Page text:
The Top 4 Sustainable Brands Creating Change Across the Globe
“Many small people, in many small places, do small things, that can alter the face of the world.”
If you take a moment to truly consider the statement above, you’ll quickly come to realize that some of the greatest changes were born from small but effective initiatives and, yes, even “small” people.
One name that immediately comes to mind, of course, is Greta Thunberg, the sixteen-year-old Swedish activist who initiated the “school strike for the climate” movement known as Fridays for Future. She is one of many teenagers around the world who has taken the fight against climate change upon herself by making healthy lifestyle choices – reducing her carbon footprint and air travel, giving up meat, etc. – and using her platform to spread her message.
Greta, who has been named a “next generation leader” by Time magazine, is a great example of how one strong voice can inspire hundreds and thousands of people to make better choices. Her motto remains and has become the title of her collection of climate action speeches: No One is Too Small to Make a Difference.
People around the world are finally waking up to the importance of sustainability – in our food, clothes, living situations and all lifestyle choices – and many interesting and promising initiatives have come to light through this fight for serious change. From the “do-good dude” who is promoting a sustainable diet through permaculture, to the Living Big in a Tiny House channel on YouTube presenting alternative living arrangements – these brands are changing the way we look at the world and our own lifestyle choices.
Let’s take a look at five super inspiring brands and initiatives who are fighting for sustainability across the globe.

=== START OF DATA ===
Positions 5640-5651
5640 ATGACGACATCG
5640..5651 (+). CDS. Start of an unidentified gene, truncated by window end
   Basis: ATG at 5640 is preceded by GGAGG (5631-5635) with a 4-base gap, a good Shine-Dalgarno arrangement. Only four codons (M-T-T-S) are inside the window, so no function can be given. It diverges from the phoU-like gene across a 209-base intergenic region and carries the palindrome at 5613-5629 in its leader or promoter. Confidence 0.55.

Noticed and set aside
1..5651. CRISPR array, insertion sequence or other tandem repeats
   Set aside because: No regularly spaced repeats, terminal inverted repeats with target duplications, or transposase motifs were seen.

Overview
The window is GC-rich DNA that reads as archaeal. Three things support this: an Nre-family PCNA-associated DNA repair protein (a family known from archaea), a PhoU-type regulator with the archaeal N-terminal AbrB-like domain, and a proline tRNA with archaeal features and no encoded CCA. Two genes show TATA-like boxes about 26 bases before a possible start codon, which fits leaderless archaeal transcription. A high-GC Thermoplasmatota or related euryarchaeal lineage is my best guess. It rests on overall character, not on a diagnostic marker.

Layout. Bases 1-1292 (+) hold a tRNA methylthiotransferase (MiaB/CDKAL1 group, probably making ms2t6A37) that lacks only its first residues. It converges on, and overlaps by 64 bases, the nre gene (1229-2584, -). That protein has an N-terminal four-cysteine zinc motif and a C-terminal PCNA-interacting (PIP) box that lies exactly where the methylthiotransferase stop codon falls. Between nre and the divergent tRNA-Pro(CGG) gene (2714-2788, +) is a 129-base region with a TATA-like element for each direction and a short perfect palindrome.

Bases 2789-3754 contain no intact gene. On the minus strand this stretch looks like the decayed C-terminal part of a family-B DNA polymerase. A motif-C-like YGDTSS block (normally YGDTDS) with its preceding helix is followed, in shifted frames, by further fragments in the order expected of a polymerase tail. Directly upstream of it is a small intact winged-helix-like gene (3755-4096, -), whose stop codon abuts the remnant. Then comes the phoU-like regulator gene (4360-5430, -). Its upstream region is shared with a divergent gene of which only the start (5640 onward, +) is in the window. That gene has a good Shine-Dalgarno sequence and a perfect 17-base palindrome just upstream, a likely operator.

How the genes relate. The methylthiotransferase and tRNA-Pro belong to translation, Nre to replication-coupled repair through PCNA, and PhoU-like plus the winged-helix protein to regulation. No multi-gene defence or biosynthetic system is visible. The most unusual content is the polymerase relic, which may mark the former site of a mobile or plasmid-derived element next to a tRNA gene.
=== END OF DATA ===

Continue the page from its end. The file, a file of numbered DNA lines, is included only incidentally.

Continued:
Sindiso Khumalo (South Africa/UK)
Though Sindiso Khumalo initially studied architecture at the University of Cape Town, it was her move to London that ultimately inspired her to focus on the two things she feels most passionate about: fashion and empowerment. Upon completing her Masters in Design for Textile Futures, Khumalo started creating her own textile designs using collage techniques and water colours, most of which are reminiscent of her Zulu and Ndebele heritage. She works closely with an NGO in developing handmade textiles, allowing her to support and empower her local, South African communities. Her designs were recently featured in IKEA’s Överallt collection.
Rob Greenfield (USA)
As already mentioned above, Rob Greenfield, the adventurer, activist and humanitarian who has shocked the world into committing to important changes through attention-grabbing video campaigns, has often been referred to as the “do-good dude”. In his early twenties, his mission was clear: to become a millionaire by the time he hit 30. As his awareness surrounding the social and environmental issues of his generation steadily grew however, he decided to follow a different path in life: one that would make him happier, healthier and in tune with nature. He started with small, attainable changes: shopping locally, using his bike more, eating organically, etc. and sharing his experiences through his website and YouTube channel.